See biographies by B. Richnak (1984) and C. O. Philip (1985).
(born Nov. 14, 1765, Lancaster county, Pa., U.S.—died Feb. 24, 1815, New York, N.Y.) U.S. inventor and engineer. Born to Irish immigrant parents, he studied painting with Benjamin West in London but soon turned to engineering. After designing a system of inland waterways, he tried unsuccessfully to interest the French and British governments in his prototypes of submarines (see
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Robert Fulton (November 14, 1765 – February 24, 1815) was a U.S. engineer and inventor who is widely credited with developing the first commercially successful steamboat. He also designed a new type of steam warship. In 1800 he was commissioned by Napoleon Bonaparte to design Nautilus, which was the first practical submarine in history.
Robert grew up in a 2-story, small, solid gray stone house. When he came of age, Fulton went to England in 1786 to study painting. There he met James Rumsey who sat for a portrait in the studio of Benjamin West, where Fulton was apprenticing. Rumsey was an inventor from Virginia who ran his first steam boat in Shepherdstown, (now West) Virginia in 1786 and repeated his attempt on December 3, 1787. As early as 1793 Fulton proposed plans for steam vessels to both the United States and the British Governments, and in England he met the Duke of Bridgewater, whose canal would shortly be used for trials of a steam tug, and who later ordered steam tugs from William Symington. Symington had successfully tried steamboats in 1788, and it seems probable that Fulton would have been well aware of these developments.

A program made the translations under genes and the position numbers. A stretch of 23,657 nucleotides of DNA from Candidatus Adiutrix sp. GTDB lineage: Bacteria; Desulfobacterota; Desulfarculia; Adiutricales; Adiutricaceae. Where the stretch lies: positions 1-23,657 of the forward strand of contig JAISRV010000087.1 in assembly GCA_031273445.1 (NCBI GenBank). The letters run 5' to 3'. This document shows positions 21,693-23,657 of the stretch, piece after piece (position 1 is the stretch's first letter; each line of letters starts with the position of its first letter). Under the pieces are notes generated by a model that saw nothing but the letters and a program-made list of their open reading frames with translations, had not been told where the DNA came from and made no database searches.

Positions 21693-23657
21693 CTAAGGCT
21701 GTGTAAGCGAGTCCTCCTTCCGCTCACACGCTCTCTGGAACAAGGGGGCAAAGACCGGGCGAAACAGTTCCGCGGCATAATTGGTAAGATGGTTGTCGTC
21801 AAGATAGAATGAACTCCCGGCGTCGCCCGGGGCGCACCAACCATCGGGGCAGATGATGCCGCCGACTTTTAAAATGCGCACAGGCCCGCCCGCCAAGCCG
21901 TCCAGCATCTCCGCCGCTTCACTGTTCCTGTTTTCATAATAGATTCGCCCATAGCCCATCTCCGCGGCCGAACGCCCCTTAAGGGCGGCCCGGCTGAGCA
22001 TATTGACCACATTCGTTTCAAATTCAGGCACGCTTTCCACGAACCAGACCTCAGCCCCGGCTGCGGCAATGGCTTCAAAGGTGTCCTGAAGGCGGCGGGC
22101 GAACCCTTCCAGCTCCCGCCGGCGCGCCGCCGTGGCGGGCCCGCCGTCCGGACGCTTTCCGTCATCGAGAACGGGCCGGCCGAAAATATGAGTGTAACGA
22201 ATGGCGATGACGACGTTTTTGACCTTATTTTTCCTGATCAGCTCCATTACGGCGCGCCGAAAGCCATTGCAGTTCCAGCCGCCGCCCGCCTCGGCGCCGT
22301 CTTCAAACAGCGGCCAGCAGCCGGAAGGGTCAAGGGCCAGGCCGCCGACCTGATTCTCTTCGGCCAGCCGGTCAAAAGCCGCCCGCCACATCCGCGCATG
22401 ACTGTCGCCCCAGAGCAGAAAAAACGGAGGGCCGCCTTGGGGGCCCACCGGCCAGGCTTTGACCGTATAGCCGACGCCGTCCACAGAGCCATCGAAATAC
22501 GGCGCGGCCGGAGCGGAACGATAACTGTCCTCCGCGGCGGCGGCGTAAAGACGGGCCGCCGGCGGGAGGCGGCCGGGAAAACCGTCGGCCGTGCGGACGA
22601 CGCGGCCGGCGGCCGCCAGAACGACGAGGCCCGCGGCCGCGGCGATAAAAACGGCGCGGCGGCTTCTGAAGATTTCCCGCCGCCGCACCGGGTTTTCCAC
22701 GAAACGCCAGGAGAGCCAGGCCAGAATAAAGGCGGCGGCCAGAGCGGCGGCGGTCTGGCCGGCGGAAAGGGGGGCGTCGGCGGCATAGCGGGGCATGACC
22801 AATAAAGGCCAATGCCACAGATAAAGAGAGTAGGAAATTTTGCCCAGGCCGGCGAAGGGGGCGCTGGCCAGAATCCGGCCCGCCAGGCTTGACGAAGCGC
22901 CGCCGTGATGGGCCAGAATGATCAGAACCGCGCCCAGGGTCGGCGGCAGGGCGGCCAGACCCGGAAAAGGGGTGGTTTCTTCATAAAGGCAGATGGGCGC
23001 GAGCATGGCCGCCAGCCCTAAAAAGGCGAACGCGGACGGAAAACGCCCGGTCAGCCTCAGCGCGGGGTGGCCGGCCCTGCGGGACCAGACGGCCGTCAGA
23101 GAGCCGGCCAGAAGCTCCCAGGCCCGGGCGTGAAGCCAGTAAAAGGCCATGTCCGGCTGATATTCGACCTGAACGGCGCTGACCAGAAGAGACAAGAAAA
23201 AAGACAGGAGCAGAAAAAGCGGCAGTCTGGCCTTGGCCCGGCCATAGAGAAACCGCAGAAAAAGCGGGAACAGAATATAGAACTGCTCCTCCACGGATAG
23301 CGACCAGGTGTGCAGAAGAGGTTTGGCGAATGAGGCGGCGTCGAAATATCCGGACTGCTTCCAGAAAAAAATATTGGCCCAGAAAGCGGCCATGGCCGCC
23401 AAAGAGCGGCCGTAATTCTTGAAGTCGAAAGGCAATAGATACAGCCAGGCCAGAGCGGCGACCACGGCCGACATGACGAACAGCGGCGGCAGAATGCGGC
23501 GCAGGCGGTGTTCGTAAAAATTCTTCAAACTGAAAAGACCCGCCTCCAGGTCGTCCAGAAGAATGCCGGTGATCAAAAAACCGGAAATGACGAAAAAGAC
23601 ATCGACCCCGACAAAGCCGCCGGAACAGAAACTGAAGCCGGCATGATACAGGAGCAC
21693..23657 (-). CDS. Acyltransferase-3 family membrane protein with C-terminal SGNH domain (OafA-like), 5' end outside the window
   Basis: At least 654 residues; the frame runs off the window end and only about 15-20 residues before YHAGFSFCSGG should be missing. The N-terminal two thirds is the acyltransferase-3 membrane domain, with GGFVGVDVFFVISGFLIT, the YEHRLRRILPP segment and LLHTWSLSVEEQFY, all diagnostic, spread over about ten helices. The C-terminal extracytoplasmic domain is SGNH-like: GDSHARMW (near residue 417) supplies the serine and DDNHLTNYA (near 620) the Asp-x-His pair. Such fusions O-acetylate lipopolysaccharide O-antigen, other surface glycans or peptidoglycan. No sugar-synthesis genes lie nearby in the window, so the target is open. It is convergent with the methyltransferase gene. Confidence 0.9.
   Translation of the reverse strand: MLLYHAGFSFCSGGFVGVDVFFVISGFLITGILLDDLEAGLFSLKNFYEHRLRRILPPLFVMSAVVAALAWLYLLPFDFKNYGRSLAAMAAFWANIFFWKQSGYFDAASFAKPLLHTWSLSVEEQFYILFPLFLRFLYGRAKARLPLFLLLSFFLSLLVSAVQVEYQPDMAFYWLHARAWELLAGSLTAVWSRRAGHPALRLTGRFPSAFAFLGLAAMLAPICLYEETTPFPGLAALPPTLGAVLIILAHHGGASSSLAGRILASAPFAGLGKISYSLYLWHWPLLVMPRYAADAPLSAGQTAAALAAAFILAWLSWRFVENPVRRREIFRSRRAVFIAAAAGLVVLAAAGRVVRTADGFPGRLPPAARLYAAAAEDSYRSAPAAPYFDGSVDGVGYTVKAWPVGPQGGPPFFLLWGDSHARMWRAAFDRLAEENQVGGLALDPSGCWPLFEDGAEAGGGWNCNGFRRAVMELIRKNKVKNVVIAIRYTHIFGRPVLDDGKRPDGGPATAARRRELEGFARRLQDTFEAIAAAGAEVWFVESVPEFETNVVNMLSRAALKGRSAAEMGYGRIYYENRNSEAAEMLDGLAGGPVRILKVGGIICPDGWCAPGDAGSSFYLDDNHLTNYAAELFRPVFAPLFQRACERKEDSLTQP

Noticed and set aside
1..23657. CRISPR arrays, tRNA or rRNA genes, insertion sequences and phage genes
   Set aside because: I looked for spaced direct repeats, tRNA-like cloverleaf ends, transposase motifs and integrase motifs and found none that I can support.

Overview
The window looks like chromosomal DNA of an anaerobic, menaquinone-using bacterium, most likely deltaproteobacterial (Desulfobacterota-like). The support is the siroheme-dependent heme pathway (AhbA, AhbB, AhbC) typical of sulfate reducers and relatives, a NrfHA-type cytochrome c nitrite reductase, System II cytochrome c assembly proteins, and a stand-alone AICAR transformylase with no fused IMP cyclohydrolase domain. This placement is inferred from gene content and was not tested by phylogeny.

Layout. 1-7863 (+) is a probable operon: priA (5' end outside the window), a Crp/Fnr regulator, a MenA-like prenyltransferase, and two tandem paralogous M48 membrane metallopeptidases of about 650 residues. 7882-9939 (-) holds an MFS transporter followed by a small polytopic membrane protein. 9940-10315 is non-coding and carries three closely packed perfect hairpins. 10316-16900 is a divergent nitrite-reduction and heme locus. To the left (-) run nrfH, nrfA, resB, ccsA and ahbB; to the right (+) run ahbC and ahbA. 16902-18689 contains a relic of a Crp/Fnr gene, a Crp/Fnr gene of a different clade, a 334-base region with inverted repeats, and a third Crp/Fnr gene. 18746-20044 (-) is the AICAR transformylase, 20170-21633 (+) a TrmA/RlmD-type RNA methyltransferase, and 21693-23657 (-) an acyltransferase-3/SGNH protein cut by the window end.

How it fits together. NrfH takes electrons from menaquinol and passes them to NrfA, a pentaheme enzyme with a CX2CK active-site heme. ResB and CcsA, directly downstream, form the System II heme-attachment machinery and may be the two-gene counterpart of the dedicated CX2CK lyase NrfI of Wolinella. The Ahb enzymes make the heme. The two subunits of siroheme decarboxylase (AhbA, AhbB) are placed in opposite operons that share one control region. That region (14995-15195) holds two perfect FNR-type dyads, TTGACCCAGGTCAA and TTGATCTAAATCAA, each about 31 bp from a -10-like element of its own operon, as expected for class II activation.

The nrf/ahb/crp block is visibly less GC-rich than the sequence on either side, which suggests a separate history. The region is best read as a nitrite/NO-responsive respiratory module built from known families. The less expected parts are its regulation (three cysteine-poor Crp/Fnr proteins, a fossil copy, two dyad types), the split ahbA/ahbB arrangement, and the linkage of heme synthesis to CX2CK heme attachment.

In that year he met Robert Livingston, United States Ambassador (whose niece Harriet Livingston he married, they had four children; Robert, Julia, Mary, and Cornelia), and they decided to build a steamboat to try out on the Seine. Fulton experimented with the water resistance of hull shapes, made drawings and models and had a steamboat constructed. At the first trial it sank, but the hull was rebuilt and strengthened, and on August 9, 1803, this boat steamed up the River Seine. The boat was long, beam and made between 3–4 mph (5–6 km/h) against the current.
A wide number of places are named for Robert Fulton, including (but not limited to):